Other hospitals and health care facilities include the National Chest Hospital, the Victoria Jubilee Maternity Hospital, Mona Rehabilitation Centre and the Bellevue Hospital. The FISH (Eye) Clinic and Blood Bank are also located in the Corporate Area.
A vibrant housing/construction sector is critical to the growth and development of the Jamaican economy. It is therefore the policy of the government to increase the access to housing and the security of tenure by facilitating more private and public sector participation thereby increasing the quantity and quality of the housing stock and the quality of life for all Jamaicans.
Inner-City Housing Project (ICHP)
The National Housing Trust (NHT) Inner City Housing Project (ICHP) is a part of the Government of Jamaica’s larger Urban Renewal Programme.
NHT is the financier of the project and maintains overall responsibility for the comprehensive planning and administration of all aspects of the project.
The ICHP was aimed at constructing a total of 5,000 units in degraded urban communities over a period of 4 years (2004 – 2008). The projects include both social and technical development.
The Project addresses the following aspects of development:
- Construction of new housing units
- Construction of related physical infrastructure
- Construction of related social infrastructure
- Refurbishment and upgrading of existing housing units
- Social development programmes for affected community residents
NHT established 166 housing solutions in Wicki Wacki (Phase 11) in St. Andrew in 2001. Also the National Housing Development Corporation incorporating Operation Pride has established 2,383 housing solutions in Kingston: African Gardens/Bottom River 72, Ambrook Lane 72, Arnold Road 18, Bedward Gardens 259, Board Villa/Slipe Road 170, Bowerbank 217, Melbook Heights 264, Pleasant Heights 433, Riverton Meadows 245, Seaward Gardens 433 and St. Benedicts 200. In St. Andrew they established 1,713: Callaloo Mews Phase 1 39, Callaloo Mews Phase 2 201,Goldsmith Villas Phase A 58, Goldsmith Villas Phase B-D 362, Langston Court 36, Mandela Terrace 135, McGreggor Gardens 117, Oakglades 64, Oakglades 84, Pines of Karachi 1 354, Red Hills Road (85 ½) 12, Shortwood Road (27) 25, Swallowfield 120, Temple Hall 106.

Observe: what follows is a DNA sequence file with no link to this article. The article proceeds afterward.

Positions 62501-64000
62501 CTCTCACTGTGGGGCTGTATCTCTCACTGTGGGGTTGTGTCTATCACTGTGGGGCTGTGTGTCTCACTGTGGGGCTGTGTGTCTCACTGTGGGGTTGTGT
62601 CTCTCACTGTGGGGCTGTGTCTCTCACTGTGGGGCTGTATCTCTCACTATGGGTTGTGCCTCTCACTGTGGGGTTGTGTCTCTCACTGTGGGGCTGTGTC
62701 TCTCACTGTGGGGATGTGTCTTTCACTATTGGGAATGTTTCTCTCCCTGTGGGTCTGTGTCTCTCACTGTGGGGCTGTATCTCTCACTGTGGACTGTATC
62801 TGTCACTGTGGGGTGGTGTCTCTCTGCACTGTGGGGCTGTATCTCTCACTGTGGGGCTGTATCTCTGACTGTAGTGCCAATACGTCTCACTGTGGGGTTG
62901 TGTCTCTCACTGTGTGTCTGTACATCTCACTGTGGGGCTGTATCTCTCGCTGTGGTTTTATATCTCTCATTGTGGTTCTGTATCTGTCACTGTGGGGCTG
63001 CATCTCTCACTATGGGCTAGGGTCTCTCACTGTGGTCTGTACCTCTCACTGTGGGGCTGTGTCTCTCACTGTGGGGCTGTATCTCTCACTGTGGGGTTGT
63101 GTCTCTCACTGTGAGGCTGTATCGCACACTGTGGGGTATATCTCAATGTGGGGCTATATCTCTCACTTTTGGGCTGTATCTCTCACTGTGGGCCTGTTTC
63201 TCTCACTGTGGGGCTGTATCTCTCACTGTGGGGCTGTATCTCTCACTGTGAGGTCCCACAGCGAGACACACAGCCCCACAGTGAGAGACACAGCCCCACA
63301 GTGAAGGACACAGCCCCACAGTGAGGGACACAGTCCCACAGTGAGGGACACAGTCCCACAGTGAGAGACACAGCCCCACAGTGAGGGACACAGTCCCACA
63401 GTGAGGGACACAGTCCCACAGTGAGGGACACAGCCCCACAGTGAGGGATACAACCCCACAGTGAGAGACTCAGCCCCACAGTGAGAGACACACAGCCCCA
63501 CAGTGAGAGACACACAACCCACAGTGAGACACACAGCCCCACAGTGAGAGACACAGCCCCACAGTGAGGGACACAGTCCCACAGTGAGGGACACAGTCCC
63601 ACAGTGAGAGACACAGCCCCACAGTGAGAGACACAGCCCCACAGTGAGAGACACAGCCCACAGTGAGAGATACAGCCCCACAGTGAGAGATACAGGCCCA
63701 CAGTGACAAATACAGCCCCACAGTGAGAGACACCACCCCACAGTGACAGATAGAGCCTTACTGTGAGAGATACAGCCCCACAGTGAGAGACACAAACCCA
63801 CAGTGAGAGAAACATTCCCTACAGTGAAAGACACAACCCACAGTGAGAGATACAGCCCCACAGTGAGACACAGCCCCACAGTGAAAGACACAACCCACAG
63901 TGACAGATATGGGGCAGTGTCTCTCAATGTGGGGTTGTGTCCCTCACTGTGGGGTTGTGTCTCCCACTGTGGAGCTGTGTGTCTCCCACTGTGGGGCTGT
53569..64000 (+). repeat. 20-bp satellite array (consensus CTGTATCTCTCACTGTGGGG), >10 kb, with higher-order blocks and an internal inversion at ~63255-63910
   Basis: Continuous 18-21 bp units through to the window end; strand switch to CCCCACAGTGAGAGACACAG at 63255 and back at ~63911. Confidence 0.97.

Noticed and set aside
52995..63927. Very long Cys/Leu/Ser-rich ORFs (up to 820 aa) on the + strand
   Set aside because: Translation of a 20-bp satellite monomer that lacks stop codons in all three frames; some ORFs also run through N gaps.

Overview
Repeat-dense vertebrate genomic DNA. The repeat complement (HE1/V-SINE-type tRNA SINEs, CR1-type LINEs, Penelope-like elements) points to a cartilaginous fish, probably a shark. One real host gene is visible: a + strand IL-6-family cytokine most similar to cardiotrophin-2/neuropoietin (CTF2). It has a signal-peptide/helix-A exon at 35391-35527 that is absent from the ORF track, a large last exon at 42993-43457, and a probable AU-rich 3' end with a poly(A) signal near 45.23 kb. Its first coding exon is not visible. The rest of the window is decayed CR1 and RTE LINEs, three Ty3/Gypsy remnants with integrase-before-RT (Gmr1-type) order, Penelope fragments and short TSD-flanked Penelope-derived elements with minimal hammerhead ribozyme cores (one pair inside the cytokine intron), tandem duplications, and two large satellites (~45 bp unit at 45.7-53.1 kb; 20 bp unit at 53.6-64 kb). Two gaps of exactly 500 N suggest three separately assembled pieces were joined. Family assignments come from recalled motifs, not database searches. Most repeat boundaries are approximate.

PORT OF KINGSTON
There is one main seaport in this parish: Port of Kingston. Within the Port of Kingston there are little piers, public wharf (Port Bustamante) and private wharves. All cargo coming in has to pass through the public wharf.
The Port of Kingston is a major transshipment point for cargo moving between north and south and between east and west. Government is currently planning to privatise the port in a plan linked to the development of the Caymanas Enterprise Zone. The objective is to facilitate investment in manufacturing and logistics enterprises to create more jobs than are provided merely by the handling of containers.
MAIN CENTRES IN THE CORPORATE AREA
In the centre of the city is a park that was originally called the Victoria Park, after Queen Victoria. It was renamed the St. William Grant Park in 1977, after the noted labour leader and Black Nationalist.
In the original plan of the City, Parade served as a drilling ground for the militia as well as a promenade for citizens. Public hangings, as well as parades for ceremonial occasions, used to be carried out in Parade.
Today, as a terminus for Jamaica Urban Transit Company buses, Parade is still among the busiest centre of activity in Kingston.
This spot was always a very busy “cross roads”, yet up to the turn of the century there were very few buildings in this area. Cross Roads was formerly known as Montgomery Corner, after a Lieutenant Montgomery who was allegedly thrown by his horse and dragged to that spot where he died.
A clock tower, erected to the memory of servicemen from Kingston and St. Andrew who died in the Second World War, marks the heart of Cross Roads.
Another busy road junction and a popular centre of commerce in the Corporate Area, Half-Way Tree is the capital of St. Andrew. When the Spaniards first arrived, a huge cotton tree stood near to the parish church, at the junction of the important roads which led from Spanish Town and Kingston to the easterly parishes of Portland (formerly St George) and St. Mary.
People travelling from the western parish into Kingston, or further east, often stopped at this “half-way” point to rest and there was a tavern in the shade of the old cotton tree which provided refreshment for the travelers, hence the name of this famous cross roads. The clock tower in Half-Way Tree was erected as a memorial to King Edward VII of England.
Mandela Park, located in the Half-Way Tree area, was named in honour of Nelson Mandela, former anti-apartheid activist and later South African president. It is a public park and is often used as a venue for political and religious and other public meetings. Nelson Mandela and Winnie (his then wife) visited Jamaica a world tour that began soon after his release from prison in South Africa after 27 years of incarceration. Mandela is highly regarded in Jamaica where the anti-apartheid movement received popular support. A highway is also named in his honour, the Nelson Mandela Highway which connects St. Catherine to St. Andrew at Ferry.